• Research groups in your area

How is Fatty Liver Disease Diagnosed?

Because there are few noticeable symptoms associated with the early stages of NAFLD, it’s a difficult disease to diagnose. However, if the disease causes the patient to develop nonalcoholic steatohepatitis eventually, the symptoms may be easier for medical professionals to use in diagnosis. 

Doctors can also order blood tests to assess liver enzymes for a diagnosis. Some experts may also call for ultrasounds, CT scans, liver biopsies, or other specialized scans.

Treating Fatty Liver Disease

There is no medication specifically created to battle fatty liver disease. When most patients are diagnosed with NAFLD or NASH, doctors primarily focus on controlling the factors that contribute to the disease. 

This often involves making nutritional and lifestyle changes such as:

Patients with fatty liver disease should likely not drink alcohol, even in moderate amounts. This is especially true for patients that have already experienced liver scarring or damage.

Fatty liver disease is significantly impacted by weight loss and physical activity. Most doctors place patients on diet and exercise plans to improve the liver’s functioning and promote long-term health. 

In serious NASH scarring situations, treatment is more challenging. Still, cutting down on excess body weight is one of the most recommended ways to stall the condition’s progression.

Some medical professionals may advise patients with fatty liver disease to take supplements such as vitamin E, probiotics, or fish oil to promote a healthier lifestyle. Because diet does play a role in the risk of fatty liver disease, using the right supplements can prevent the condition from worsening. 

In many cases, fatty liver disease is an early warning sign that occurs prior to liver failure, cancer, or cirrhosis. The sooner patients can seek treatment and correct the problem, the better.

NASH Clinical Trials

If you have been diagnosed with fatty liver disease, you have the opportunity to participate in clinical studies and help researchers obtain valuable information – both for your benefit and for the future care of others. 

Researchers are currently studying many aspects of nonalcoholic fatty liver disease (NAFLD), nonalcoholic fatty liver (NAFL), and nonalcoholic steatohepatitis (NASH). This includes the assessment of: 

  • New treatments for NASH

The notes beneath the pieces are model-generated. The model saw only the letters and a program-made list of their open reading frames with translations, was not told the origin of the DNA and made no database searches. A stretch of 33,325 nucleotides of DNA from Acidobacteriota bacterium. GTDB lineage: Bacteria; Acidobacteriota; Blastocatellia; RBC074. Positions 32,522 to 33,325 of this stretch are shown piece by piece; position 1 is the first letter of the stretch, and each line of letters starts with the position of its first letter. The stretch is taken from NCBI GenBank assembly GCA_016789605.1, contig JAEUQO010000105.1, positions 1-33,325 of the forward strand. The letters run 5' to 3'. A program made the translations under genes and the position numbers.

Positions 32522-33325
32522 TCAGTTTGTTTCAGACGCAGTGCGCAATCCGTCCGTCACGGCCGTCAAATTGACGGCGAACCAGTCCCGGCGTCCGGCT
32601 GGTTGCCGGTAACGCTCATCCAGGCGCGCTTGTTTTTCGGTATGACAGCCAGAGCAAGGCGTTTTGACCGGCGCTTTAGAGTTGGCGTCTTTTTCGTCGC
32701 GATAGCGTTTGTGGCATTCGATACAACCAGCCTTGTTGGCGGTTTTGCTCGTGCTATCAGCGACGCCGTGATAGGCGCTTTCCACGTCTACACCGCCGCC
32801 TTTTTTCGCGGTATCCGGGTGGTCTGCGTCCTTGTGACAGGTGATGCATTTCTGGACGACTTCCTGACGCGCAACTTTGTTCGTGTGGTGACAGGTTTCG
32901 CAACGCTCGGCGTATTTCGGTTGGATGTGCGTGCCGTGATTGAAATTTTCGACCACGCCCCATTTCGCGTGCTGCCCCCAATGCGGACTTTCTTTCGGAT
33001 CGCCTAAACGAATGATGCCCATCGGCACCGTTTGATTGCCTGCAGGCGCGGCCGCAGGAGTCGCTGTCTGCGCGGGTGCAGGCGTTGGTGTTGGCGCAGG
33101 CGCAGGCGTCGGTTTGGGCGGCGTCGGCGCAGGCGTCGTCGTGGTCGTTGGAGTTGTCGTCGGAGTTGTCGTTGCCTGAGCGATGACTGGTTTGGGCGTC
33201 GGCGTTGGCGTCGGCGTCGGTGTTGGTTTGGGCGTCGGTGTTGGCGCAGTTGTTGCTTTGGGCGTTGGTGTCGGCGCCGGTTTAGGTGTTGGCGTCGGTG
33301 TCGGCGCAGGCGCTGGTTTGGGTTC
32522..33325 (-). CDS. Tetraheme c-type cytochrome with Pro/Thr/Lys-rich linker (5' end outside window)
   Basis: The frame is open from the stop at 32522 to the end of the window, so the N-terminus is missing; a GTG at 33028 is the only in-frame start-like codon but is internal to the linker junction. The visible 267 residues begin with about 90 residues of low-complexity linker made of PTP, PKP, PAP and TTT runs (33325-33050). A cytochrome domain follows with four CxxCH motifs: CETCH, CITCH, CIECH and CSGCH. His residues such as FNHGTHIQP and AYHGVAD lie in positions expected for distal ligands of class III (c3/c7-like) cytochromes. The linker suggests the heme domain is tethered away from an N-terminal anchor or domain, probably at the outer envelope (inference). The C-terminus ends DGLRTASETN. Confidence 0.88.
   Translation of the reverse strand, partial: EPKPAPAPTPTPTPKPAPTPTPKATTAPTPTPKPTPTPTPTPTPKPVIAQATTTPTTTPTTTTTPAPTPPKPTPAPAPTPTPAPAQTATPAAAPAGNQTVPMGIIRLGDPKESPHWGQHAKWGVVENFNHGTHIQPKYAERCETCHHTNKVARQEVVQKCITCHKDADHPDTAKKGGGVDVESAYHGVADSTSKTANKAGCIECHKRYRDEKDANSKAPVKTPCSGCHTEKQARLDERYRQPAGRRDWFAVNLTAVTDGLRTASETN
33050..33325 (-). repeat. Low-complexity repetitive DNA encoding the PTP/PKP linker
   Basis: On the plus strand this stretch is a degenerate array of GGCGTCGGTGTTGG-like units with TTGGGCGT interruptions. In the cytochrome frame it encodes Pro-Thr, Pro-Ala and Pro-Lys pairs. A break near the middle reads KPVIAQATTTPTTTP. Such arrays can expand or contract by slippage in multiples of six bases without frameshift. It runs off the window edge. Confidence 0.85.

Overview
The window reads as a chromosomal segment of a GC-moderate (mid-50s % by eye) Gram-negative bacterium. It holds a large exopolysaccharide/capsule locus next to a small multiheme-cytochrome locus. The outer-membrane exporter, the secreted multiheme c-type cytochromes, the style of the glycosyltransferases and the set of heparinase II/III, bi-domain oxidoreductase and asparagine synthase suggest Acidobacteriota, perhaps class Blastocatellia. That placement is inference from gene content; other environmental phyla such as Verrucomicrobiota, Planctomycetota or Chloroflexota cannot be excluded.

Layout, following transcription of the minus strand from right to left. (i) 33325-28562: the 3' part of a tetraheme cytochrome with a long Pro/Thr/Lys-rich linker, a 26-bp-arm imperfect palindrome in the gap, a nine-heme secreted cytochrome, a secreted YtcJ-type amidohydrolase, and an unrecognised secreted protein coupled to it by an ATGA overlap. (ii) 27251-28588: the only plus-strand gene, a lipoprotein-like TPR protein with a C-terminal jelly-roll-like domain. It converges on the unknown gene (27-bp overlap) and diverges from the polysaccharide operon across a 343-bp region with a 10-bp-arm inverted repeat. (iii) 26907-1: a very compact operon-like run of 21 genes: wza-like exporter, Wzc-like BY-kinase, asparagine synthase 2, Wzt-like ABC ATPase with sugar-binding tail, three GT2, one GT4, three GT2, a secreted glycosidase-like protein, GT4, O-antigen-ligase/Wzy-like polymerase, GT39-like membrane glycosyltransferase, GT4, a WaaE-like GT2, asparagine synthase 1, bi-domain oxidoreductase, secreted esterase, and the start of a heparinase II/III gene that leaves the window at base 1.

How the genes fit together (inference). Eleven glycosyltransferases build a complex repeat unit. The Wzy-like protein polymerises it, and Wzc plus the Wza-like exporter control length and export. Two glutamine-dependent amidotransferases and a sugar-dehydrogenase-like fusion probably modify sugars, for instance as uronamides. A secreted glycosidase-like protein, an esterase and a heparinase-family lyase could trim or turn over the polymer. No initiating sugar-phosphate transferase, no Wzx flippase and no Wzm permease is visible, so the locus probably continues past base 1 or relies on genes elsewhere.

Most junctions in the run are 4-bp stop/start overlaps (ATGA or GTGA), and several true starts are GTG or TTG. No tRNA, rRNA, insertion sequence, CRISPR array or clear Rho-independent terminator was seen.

• How genes and environmental factors increase the risk of NAFLD
  • How liver diseases develop and progress 

These clinical trials are carried out in reputable hospitals, universities, and research centers. If you’re interested in participating, reach out to learn about clinical trials in your area. 

Helping Friends or Family With Fatty Liver Disease

Has your loved one been diagnosed with fatty liver disease? Whether they have NAFLD or NASH, there are things you can do to assist them on their healing journey. 

Nonalcoholic fatty liver disease clinical trials 1

Offer Emotional Support

Because treatment often involves serious life changes, emotional support is crucial to fatty liver disease patients. Listen to their complaints and encourage them when things get tough.

If appropriate, offer to attend doctor’s appointments with them. It always helps to have someone in your corner when facing a health challenge. 

Exercise together

Exercise Together

A combination of healthy eating and increased activity is often the first line of defense against fatty liver disease. Therefore, one of the best ways to support individuals with NAFLD or NASH is to accompany them on their exercise journey. Offer to sign up for a workout class together or keep them company on their daily walks. 

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Connect Them with Resources

Whether it’s a clinical trial group or an online support forum, the right resource can be a game-changer for someone dealing with fatty liver disease. If your child, relative, or friend recently obtained a diagnosis, help them find the best connections and information.

Match with NAFLD & NASH Clinical Trials

At Tandem Clinical Research, we specialize in connecting patients with clinical trials for pharmaceutical, biotech, and medical device companies. If you live near New Orleans, New York City, or Orlando, we’ll connect you with trials in your immediate area. 

Treatment for fatty liver disease may seem like an uphill battle – but there’s significant research taking place right now to find new solutions. Consider joining a NAFLD or NASH clinical trial to contribute to the scientific study of fatty liver disease.